As depicted in FIGS. 8 and 8A, film edges 20 a, b do not extend all the way down the respective side surfaces 32 a, b, such that the web-contact region 36 of body 34 does not include the entirety of the outer surface of inflation device 22. That is, while the web-contact region 36 of body 34 includes all of upper surface 32 c, only a portion of side surfaces 32 a, b are included in the web-contact region. However, this need not be the case. The web-contact region may, for example, include only upper surface 32 c. Alternatively, the web-contact region may include all of side surfaces 32 a, b, as well as the upper surface 32 c. The extent, i.e., size, of the web-contact region will vary depending upon the particular end-use application, and will depend upon such factors as the configuration of the inflation apparatus and web travel path, the specific shape of the inflation device, the seal pattern used in the inflatable web, the applied inflation pressure, etc.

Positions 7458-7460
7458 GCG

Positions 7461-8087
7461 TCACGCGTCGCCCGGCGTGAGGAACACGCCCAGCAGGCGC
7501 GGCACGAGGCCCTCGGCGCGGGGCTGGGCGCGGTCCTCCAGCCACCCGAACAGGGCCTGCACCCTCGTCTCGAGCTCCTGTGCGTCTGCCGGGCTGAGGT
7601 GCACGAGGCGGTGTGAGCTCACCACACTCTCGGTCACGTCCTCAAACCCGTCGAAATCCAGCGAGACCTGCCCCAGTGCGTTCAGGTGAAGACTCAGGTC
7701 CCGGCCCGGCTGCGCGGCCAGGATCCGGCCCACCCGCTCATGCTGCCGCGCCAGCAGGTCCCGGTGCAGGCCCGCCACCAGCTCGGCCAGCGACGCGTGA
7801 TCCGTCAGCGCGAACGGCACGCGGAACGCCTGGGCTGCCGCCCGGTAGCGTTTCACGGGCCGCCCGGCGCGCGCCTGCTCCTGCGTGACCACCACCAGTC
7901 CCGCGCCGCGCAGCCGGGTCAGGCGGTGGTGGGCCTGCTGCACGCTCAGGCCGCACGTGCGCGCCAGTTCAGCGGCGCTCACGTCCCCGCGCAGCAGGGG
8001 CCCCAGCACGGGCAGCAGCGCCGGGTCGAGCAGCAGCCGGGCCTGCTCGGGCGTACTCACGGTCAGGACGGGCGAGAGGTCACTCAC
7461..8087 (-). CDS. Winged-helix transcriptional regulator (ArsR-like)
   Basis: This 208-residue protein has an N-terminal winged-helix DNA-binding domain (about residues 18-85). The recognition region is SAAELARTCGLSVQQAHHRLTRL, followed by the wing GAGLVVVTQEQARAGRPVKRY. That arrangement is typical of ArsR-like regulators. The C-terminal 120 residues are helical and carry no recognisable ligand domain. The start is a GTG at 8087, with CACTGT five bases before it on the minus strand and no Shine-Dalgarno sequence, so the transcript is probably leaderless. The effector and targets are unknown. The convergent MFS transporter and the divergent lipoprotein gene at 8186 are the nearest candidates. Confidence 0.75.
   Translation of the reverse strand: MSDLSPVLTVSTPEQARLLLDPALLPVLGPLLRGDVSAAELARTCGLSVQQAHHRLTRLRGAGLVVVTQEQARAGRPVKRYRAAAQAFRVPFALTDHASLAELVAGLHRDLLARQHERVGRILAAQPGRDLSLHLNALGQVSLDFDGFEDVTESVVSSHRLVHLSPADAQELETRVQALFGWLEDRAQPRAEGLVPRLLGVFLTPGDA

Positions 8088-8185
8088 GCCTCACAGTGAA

Peripheral transverse surface distances for a variety of inflation devices in accordance with the present invention were measured, recorded, and graphed. Such inflation devices 22′, 22″, 22′″, and 22″″ are shown in FIGS. 13–16, respectively. Like device 22, devices 22′–22″″ all have at least one increase in peripheral transverse surface distance along the longitudinal dimension L of their respective bodies in the forward direction 27 of web travel, i.e., going from leading edge 65 to trailing edge 66. Device 22″″, as shown in FIG. 16, has essentially the same profile as device 22, except that device 22 contains refinements such as a sloped edge 66 and passage 40 (see FIG. 10).